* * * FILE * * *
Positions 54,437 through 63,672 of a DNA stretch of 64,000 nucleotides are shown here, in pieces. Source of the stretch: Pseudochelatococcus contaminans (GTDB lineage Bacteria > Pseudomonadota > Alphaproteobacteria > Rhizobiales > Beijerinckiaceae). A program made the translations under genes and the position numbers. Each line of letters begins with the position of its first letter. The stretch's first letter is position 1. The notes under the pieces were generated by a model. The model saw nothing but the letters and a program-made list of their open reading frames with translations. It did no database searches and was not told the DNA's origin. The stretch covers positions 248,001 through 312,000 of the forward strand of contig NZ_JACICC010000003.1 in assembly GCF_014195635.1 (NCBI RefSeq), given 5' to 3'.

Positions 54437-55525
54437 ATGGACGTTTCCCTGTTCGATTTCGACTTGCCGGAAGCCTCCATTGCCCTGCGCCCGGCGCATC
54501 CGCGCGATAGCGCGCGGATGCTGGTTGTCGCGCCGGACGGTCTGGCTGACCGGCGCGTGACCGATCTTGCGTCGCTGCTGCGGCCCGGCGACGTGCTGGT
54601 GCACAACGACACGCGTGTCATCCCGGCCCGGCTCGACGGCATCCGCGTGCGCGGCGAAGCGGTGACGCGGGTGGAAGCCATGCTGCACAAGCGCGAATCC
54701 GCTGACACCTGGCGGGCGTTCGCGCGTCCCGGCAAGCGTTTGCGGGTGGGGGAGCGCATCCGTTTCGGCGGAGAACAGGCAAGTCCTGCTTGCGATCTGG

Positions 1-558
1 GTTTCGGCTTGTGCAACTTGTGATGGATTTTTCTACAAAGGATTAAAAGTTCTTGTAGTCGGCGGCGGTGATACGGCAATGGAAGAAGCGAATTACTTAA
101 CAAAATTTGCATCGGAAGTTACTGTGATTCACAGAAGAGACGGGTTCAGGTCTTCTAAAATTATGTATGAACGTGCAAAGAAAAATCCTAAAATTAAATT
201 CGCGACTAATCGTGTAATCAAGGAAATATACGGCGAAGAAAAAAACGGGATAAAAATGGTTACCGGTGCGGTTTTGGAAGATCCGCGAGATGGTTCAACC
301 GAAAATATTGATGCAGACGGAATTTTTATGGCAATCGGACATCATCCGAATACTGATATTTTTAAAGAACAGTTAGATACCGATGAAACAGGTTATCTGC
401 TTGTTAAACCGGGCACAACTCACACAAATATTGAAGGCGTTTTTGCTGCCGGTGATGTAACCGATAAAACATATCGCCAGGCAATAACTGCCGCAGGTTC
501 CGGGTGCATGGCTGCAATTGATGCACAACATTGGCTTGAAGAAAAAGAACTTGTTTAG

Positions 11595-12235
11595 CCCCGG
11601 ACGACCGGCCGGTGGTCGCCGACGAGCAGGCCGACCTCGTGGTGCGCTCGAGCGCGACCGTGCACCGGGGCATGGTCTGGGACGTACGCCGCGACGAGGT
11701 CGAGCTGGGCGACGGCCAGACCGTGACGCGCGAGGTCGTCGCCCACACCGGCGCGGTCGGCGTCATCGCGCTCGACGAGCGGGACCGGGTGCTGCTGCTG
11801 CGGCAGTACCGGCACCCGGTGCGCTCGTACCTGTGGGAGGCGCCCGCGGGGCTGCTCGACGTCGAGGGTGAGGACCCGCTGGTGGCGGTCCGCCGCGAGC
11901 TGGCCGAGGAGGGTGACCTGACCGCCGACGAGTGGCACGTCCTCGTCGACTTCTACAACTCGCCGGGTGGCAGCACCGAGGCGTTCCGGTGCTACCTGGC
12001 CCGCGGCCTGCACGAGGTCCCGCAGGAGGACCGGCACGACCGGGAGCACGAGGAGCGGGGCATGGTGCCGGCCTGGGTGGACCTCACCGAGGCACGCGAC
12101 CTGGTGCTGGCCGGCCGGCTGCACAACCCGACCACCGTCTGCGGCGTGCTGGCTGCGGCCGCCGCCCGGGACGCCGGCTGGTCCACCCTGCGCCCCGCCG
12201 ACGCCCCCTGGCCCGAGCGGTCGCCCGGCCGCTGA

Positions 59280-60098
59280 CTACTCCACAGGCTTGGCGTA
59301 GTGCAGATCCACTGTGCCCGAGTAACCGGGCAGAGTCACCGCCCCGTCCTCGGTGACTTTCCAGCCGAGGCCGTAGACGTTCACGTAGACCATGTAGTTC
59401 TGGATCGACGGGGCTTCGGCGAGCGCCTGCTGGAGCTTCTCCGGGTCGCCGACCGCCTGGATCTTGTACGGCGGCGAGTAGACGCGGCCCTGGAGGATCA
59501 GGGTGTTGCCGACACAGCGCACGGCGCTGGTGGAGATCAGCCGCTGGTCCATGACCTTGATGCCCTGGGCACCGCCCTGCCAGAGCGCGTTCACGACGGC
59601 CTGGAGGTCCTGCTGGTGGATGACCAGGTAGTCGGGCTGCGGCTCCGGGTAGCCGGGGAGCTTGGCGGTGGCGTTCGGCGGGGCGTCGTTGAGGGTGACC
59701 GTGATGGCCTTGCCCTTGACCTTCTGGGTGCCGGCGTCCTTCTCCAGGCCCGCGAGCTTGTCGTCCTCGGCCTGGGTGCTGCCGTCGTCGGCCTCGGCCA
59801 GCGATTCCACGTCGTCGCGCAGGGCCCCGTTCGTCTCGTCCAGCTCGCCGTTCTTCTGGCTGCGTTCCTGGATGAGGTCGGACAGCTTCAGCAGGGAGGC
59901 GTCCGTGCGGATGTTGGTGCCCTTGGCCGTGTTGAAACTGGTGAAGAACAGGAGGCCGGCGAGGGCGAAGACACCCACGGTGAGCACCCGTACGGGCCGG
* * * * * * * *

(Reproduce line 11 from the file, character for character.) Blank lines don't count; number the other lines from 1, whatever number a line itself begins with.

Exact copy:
301 GAAAATATTGATGCAGACGGAATTTTTATGGCAATCGGACATCATCCGAATACTGATATTTTTAAAGAACAGTTAGATACCGATGAAACAGGTTATCTGC